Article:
46. Great Britain. Admiralty.    

Papers Relative to the Recent Arctic Expeditions in Search of Sir John Franklin and the Crews of H.M.S. “Erebus” and “Terror.   London: Printed by George Edward Eyre and William Spottiswoode, 1854.


Detail of a map of McClure’s voyage in the Investigator and the completion of a Northwest Passage, from Great Britain. Admiralty, Papers Relative to the Recent Arctic Expeditions ,1854.


Launch of the Forlorn Hope in Wellington Channel in 1852, from Great Britain. Admiralty, Papers Relative to the Recent Arctic Expeditions ,1854.

When McClure and the crew of the Investigator were rescued in 1853 and taken back to the Resolute, they had, according to McClure, completed the Northwest Passage, since they had come in from the west and met ships that came in from the east. 

Some of the crew returned to England on the Phoenix in the summer of 1853, and the accomplishment of the Passage was presented to the Admiralty that fall, in the form of a map, compiled by the Captain of the Phoenix, Edward Inglefield.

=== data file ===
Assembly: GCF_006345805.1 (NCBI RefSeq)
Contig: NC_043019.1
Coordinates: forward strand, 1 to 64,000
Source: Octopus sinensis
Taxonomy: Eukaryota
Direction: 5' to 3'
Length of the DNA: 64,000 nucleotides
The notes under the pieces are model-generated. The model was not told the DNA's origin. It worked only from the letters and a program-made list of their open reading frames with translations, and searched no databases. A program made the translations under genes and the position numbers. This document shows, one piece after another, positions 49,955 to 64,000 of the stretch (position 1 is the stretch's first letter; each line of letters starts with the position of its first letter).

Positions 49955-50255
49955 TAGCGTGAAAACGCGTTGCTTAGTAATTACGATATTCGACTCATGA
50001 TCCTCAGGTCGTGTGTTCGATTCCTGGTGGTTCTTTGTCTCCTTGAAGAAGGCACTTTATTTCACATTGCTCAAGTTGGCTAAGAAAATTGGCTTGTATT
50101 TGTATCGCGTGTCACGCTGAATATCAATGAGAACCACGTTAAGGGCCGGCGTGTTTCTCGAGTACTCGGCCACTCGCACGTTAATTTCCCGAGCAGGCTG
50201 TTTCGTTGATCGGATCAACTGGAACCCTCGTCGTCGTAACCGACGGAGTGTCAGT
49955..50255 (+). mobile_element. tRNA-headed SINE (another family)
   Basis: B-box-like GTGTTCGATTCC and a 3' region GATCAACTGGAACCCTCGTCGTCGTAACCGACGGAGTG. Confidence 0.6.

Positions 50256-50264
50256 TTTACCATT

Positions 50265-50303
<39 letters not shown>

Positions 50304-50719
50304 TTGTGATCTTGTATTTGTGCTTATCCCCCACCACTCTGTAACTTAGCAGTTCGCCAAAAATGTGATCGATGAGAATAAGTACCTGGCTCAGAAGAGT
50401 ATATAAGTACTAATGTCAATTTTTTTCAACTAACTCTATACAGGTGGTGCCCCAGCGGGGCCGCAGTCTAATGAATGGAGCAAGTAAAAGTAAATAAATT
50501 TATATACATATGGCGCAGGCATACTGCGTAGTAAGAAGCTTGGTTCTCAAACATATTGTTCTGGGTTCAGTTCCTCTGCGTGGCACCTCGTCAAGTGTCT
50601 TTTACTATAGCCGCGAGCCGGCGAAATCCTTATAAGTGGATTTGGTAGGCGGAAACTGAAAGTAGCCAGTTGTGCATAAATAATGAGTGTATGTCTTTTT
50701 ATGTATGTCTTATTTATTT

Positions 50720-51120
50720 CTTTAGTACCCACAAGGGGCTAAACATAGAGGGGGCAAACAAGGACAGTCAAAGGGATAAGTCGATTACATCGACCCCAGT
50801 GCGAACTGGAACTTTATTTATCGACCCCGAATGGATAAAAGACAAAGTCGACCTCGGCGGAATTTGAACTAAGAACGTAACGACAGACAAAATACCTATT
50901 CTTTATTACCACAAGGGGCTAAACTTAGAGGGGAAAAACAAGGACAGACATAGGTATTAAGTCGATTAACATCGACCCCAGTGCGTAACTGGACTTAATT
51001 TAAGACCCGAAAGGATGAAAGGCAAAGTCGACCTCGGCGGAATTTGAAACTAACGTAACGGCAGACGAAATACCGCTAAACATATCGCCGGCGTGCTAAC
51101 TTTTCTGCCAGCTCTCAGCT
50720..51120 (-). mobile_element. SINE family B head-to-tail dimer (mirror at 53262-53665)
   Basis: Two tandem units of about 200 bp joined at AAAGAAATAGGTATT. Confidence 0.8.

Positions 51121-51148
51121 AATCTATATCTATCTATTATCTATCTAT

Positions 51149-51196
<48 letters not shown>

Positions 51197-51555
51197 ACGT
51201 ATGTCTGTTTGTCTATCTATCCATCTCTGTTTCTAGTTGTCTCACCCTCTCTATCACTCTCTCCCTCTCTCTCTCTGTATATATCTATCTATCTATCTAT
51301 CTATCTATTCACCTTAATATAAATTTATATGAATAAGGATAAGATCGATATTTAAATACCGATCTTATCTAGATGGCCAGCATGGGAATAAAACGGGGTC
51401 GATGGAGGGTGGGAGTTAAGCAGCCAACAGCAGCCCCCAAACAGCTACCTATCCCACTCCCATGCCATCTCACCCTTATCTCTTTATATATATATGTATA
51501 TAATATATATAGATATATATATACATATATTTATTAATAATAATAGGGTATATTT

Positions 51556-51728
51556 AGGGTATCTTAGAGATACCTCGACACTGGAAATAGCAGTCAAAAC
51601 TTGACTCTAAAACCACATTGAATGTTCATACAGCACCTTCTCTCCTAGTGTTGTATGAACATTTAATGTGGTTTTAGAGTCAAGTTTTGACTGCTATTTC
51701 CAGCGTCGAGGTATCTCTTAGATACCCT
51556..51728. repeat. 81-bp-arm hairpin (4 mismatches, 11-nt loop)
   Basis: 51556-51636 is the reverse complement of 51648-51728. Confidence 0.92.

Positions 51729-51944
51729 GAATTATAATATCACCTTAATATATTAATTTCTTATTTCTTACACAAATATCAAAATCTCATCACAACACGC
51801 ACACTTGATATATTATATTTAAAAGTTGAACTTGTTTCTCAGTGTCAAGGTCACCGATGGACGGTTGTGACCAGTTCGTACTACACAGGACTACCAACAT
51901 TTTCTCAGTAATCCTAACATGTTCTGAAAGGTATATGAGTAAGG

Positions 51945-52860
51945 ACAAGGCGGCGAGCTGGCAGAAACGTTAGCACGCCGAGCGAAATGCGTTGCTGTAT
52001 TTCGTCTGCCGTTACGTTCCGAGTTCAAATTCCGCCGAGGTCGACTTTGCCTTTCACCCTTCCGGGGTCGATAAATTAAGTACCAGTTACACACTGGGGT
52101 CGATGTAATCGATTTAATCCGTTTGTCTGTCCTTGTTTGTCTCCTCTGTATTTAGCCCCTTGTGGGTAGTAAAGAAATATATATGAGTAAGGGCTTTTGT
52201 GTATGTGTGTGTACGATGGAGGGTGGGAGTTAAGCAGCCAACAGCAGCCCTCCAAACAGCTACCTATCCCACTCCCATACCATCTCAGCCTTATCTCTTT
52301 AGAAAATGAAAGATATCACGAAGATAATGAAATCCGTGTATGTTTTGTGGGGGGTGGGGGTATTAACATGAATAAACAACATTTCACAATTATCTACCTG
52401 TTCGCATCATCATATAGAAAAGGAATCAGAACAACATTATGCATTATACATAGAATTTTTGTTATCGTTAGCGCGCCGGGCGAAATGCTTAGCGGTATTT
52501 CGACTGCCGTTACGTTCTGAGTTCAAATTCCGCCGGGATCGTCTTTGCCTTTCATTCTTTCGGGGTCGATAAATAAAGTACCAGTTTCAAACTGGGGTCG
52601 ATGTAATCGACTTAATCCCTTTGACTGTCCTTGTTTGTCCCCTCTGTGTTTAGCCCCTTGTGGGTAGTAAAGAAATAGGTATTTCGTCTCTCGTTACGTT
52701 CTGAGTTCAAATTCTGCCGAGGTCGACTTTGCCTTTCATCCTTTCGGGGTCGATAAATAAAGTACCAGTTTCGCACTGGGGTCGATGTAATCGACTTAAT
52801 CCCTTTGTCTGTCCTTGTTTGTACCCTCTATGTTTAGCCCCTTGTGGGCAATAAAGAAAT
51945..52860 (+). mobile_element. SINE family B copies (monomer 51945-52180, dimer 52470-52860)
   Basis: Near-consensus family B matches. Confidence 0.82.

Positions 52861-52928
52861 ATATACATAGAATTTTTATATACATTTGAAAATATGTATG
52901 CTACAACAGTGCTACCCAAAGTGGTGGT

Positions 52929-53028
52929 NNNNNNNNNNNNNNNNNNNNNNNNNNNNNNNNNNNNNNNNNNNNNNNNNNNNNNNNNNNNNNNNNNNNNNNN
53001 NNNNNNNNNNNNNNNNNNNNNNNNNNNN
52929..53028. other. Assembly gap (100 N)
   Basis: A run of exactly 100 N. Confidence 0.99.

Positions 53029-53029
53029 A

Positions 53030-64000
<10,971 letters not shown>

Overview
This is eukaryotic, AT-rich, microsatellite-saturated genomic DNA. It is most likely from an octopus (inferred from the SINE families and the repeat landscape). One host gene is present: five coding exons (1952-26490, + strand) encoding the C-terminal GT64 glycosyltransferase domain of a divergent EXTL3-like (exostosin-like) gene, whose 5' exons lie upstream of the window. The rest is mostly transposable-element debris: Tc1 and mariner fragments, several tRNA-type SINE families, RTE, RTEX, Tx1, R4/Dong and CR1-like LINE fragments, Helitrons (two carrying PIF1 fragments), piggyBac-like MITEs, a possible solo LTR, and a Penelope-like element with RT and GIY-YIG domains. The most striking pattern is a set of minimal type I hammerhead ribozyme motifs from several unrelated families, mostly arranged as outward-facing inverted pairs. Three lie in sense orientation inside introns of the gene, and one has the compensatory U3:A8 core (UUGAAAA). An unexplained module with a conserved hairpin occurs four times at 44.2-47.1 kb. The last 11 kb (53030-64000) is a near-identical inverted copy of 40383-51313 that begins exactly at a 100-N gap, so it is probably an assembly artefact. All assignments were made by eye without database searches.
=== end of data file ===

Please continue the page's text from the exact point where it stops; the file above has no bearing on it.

The map, published in this Arctic Blue Book, was the first to show a Northwest Passage in print.  Two years later, McClure was awarded the £10,000 prize offered for the first successful completion of the Passage.

Also in this volume is an account of a voyage up Wellington Channel in a whaleboat named, less-than-optimistically, Forlorn Hope.  The commander was Robert McCormick, who, two decades earlier, had been naturalist and surgeon on HMS Beagle. He had resigned in a huff when a ship’s passenger, Charles Darwin, proved to be much better at the job.  However, McCormick seems to have acquitted himself admirably on his several Arctic voyages.  In this instance, he was surgeon aboard the North Star, the supply ship of Belcher’s “Arctic Squadron”.





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